I had never heard of Fred Rogers until I saw the trailer for A Beautiful Day in the Neighborhood. For more than 30 years, he was one of the foremost children’s TV personalities in the US.

Multiple generations grew up watching Mister Rogers’ Neighborhood and learning from his teaching. I got into television because I hated it so,” Rogers said in 2000. Rather than simply complaining, he pursued the more difficult path of trying to transform TV. I thought … there’s some way of using this fabulous instrument to be of nurture to those who would watch and listen.” 

Rogers described the producers and purveyors” of mass media as servants of this nation” and chose to become one of them in order to serve the nation’s children. He referred to himself not as in television” but as in the field of child development”, partnering with child psychologist Margaret McFarland to bring a focus on children’s social and emotional needs.

Rogers also used his celebrity’ to be a voice for others, for example defending public television in a 1969 testimony before Congress that still trends online whenever the topic is raised in US politics or media discussion. In his speech he talks about the need for children to believe that feelings – both good and bad – are mentionable and manageable”. It’s an insight into mental health that still resonates today, when one in four adults and one in 10 children experience mental illness.


Rogers was also an ordained Presbyterian minister but rather than talking about television from a pulpit, he brought his faith to a secular work environment. When film director Marielle Heller compared him to a priest who takes confessions, Rogers’ widow confirmed that first and foremost, he was a minister”. 

He saw television as his mission field – a sacred ground” – and referred to his work as the broadcasting of grace throughout the land”. This ministry was recognised by his church elders who regularly affirmed his ordination. It’s an encouraging story of a public leader recognised and supported by his church.

The impact Rogers has had on millions of Americans is clear. The comment section of his Lifetime Emmy Award acceptance speech on YouTube is the first I have ever experienced where a 10-minute scan results in only positive comments. These comments are written more than 20 years after he received the award and are full of stories of how Rogers was a father, counsellor, inspiration and encourager to Americans of incredibly disparate childhoods.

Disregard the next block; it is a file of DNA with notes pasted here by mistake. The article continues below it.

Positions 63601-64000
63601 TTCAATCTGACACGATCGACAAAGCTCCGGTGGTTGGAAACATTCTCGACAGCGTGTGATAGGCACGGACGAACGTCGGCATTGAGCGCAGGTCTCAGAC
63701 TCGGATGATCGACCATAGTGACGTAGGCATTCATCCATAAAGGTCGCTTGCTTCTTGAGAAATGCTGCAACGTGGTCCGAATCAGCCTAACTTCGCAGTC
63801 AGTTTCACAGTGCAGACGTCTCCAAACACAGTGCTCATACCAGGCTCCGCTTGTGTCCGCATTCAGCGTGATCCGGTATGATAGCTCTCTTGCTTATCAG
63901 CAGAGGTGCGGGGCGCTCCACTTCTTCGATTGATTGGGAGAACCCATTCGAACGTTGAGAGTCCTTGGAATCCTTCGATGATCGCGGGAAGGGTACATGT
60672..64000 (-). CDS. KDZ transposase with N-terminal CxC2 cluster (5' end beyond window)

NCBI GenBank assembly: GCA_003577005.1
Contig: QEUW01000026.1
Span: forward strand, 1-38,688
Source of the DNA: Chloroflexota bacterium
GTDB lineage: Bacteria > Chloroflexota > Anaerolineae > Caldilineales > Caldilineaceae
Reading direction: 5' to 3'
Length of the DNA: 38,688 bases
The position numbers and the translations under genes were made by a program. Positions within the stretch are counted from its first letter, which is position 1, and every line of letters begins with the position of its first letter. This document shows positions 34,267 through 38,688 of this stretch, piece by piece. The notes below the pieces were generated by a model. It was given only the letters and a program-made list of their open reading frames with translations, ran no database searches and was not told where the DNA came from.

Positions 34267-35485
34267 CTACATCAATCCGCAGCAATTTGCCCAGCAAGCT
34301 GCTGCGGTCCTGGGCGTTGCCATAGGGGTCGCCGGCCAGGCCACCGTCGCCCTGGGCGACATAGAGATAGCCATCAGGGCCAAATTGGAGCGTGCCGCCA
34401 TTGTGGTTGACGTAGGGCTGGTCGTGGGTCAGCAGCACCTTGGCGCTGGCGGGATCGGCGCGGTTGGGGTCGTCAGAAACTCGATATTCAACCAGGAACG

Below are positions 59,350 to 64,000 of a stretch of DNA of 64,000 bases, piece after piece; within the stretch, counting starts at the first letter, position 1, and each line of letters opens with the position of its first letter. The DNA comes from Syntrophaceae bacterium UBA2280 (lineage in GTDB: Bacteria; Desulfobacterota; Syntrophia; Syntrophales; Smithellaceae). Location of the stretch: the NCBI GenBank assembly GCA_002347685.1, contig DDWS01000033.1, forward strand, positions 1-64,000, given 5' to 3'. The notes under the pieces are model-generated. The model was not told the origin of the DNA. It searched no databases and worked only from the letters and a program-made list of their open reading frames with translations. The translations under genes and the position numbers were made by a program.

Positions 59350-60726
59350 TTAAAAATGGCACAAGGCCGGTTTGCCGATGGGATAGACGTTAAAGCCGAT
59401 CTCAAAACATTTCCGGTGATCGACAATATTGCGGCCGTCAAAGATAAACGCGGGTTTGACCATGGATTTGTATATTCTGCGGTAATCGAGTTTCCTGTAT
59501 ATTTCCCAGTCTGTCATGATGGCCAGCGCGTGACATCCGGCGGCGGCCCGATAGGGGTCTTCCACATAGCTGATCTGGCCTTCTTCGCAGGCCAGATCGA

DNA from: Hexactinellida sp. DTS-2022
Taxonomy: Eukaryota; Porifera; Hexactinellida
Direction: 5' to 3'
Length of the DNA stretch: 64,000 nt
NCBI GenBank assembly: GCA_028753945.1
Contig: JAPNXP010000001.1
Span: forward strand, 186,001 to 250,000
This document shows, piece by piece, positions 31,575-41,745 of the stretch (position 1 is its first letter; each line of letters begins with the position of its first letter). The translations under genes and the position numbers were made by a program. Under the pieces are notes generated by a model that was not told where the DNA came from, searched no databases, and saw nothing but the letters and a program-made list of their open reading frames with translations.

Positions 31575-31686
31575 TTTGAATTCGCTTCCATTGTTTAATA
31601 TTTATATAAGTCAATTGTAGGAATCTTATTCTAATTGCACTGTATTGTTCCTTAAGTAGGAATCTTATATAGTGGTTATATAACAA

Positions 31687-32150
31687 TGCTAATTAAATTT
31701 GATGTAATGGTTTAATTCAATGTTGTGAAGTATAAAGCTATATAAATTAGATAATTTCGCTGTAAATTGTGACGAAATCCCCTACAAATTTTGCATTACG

This was clearly a man who brought his faith to his work every day, demonstrating the love of Jesus to millions and exemplifying the Christ who said, Let the little children come to me, and do not hinder them, for the kingdom of God belongs to such as these” (Mark 10:14).

It’s interesting that a film about Rogers appears in cinemas at the same time as Just Mercy, another film with a faith-motivated protagonist. Bryan Stevenson, a death-row lawyer and campaigner who wrote a book about his work which the film is based upon, has said that My faith influences and shapes everything I do… [Micah 6] has framed the orientation that I have for work and in the kind of life I want to live”. I haven’t seen Just Mercy yet but I did read the book last year. Like Rogers, Stevenson sees his work as his testimony, his actions as his outworking of his beliefs. 

Were someone to look back at our lives, would they see lives of complaint and compromise or lives of restoration and transformation? We may not have a national television platform or won cases at the US Supreme Court, but our leadership can still be oriented by our faith. Whatever area of society we are leading in, let us be encouraged by these two examples of Christians who served and worshipped God through their service to others. May we be inspired to dedicate this year to exploring how the Holy Spirit may guide us in our leadership.

So, what about the film itself? Click here to read my review of A Beautiful Day in the Neighborhood.